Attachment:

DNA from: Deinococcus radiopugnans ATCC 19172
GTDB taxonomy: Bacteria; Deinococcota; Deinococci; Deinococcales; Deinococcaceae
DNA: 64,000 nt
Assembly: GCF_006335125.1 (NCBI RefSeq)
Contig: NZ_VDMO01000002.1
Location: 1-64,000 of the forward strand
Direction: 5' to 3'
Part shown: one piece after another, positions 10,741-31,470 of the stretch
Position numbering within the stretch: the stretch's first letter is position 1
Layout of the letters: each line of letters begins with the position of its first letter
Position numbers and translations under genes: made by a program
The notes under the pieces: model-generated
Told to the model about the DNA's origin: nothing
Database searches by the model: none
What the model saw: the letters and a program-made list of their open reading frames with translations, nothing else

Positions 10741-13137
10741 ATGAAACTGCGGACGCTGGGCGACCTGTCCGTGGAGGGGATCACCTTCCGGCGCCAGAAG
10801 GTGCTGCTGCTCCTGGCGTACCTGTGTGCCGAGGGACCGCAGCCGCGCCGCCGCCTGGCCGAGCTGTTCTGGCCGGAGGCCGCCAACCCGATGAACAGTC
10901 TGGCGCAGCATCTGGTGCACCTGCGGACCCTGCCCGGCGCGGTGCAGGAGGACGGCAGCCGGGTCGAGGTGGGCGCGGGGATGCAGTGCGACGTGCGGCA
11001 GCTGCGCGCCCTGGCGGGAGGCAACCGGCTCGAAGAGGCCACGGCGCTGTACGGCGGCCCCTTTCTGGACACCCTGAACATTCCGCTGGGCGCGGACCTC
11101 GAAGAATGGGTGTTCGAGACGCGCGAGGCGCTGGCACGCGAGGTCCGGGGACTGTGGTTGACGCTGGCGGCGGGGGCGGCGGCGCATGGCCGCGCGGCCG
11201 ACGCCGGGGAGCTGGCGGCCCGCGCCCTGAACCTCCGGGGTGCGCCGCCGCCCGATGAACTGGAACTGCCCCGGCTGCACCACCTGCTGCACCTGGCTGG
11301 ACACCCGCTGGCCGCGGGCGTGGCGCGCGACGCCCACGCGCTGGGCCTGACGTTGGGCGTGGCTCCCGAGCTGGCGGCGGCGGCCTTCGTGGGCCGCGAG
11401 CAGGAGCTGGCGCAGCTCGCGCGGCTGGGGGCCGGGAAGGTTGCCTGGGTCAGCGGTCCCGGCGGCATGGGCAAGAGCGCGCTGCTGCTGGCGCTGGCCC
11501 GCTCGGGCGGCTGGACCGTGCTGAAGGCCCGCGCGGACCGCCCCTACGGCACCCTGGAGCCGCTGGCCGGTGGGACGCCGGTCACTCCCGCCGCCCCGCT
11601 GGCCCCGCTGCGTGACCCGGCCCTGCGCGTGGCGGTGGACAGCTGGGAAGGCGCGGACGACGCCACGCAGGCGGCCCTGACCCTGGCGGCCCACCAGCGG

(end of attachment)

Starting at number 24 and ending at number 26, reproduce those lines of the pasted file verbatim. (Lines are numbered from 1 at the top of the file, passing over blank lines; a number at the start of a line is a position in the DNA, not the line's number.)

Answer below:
11401 CAGGAGCTGGCGCAGCTCGCGCGGCTGGGGGCCGGGAAGGTTGCCTGGGTCAGCGGTCCCGGCGGCATGGGCAAGAGCGCGCTGCTGCTGGCGCTGGCCC
11501 GCTCGGGCGGCTGGACCGTGCTGAAGGCCCGCGCGGACCGCCCCTACGGCACCCTGGAGCCGCTGGCCGGTGGGACGCCGGTCACTCCCGCCGCCCCGCT
11601 GGCCCCGCTGCGTGACCCGGCCCTGCGCGTGGCGGTGGACAGCTGGGAAGGCGCGGACGACGCCACGCAGGCGGCCCTGACCCTGGCGGCCCACCAGCGG